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Funny, on monday I was just toggling my A/C switch (even though my A/C has been removed since like 2000) while on the road race track to kick my fans into high gear

I also use my turbo timer primarily to run my fans on high for about 5-6 minutes after shutdown (don't use the timer much with the car on). I have a battery tender junior that keeps my battery charged so that all that running of fans doesnt kill it.

Dale, thanks for taking the time to write all this up

P.S. Has anyone had their fan motors fail? I'm wondering about their life expectancy, they're getting up there in years and mileage of use, and brand new they're retarded expensive.
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Old 05-30-10, 11:22 AM
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Originally Posted by arghx View Post
Good writeup. Dale and I agree to disagree on the fan recall (aftercool system to run the fans after engine shuts off). I see value in it for many setups.....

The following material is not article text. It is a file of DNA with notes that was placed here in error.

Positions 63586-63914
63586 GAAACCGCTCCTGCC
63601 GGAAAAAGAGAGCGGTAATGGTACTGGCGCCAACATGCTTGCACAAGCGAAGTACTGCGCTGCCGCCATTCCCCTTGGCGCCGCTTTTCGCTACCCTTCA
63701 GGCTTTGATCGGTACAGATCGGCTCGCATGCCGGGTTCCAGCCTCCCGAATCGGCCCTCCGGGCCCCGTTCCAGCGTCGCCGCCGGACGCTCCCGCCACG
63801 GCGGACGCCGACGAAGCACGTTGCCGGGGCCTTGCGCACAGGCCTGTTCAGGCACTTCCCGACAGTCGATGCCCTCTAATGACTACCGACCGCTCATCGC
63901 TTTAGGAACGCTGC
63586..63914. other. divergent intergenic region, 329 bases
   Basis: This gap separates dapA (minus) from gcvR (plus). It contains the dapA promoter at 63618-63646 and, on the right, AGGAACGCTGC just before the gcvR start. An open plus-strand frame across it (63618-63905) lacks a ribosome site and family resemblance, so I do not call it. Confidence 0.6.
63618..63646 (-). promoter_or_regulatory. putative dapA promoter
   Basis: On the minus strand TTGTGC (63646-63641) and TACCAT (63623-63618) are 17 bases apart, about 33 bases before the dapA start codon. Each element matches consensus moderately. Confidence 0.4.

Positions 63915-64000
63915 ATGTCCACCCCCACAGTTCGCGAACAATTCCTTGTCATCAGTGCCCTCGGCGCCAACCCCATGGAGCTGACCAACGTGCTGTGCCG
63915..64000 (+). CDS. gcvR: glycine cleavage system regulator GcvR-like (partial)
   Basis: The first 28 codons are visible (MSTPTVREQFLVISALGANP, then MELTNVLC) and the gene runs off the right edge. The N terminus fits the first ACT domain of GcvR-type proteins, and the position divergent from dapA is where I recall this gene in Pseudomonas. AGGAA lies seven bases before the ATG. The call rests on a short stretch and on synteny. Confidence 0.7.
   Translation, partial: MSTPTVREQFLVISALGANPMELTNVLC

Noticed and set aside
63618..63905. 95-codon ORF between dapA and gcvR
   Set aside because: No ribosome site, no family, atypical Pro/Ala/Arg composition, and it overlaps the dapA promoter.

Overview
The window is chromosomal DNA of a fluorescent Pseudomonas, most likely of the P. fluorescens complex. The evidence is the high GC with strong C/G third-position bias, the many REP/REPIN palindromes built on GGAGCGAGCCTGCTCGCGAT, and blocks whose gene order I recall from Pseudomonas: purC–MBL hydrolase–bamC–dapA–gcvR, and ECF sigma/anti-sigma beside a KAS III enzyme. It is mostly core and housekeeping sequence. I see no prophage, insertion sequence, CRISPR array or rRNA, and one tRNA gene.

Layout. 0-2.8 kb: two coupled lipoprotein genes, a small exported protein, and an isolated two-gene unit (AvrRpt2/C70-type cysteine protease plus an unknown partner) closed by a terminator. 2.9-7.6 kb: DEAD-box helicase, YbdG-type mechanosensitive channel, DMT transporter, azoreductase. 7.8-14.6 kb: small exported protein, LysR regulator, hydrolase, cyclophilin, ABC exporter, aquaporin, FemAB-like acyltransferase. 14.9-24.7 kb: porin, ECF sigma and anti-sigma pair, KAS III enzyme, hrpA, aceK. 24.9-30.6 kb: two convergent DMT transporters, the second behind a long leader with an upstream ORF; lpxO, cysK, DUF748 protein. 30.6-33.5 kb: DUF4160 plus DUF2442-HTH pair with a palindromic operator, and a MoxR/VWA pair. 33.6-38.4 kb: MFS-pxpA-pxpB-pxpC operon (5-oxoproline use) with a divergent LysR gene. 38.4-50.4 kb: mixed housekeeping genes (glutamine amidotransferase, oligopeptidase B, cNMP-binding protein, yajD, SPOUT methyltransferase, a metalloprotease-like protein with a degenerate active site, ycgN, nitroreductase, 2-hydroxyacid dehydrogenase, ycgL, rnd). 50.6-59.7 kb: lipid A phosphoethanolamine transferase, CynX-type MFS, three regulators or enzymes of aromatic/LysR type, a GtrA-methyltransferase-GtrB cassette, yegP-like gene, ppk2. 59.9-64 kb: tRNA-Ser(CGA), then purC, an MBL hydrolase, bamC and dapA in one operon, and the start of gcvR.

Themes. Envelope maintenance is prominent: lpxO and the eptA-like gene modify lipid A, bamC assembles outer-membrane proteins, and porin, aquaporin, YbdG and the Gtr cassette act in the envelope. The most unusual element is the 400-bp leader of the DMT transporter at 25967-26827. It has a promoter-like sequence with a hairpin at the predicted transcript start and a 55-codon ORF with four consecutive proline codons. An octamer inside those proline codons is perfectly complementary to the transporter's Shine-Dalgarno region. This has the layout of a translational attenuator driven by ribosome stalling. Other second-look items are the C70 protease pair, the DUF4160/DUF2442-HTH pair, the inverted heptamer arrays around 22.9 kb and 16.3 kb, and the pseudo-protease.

I agree. Nice writeup; however, I see no need to remove the fan [recall] mod. (fan mod is the black box and a couple of wiring harnesses)

Originally Posted by GoodfellaFD3S View Post
.....P.S. Has anyone had their fan motors fail? I'm wondering about their life expectancy, they're getting up there in years and mileage of use, and brand new they're retarded expensive.
Yes. I had one start to seize up after about 200,000 miles--it was making a whining sound. I was able to carefully disassemble it and grease the bearings. It was otherwise in good shape; the motor is very robust and should be good for another 15 years.

It's been back in service for about a year and working fine. I did both of them while I had things apart.
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Old 05-30-10, 12:38 PM
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Wow, buncha questions. First off, thanks for the good words. I figure that the more of this stuff that's written up the more Mahjik can point noobs to one of my posts .

There's some disagreement on the value of the fan recall system. I think it just really doesn't have much merit in everyday driving. After a real hard run or track duty, a cooldown is a good idea, but in that case I think it's smarter to let the car idle with the hood up for a while - that will really cool things down. Rich's turbo timer idea has merit too.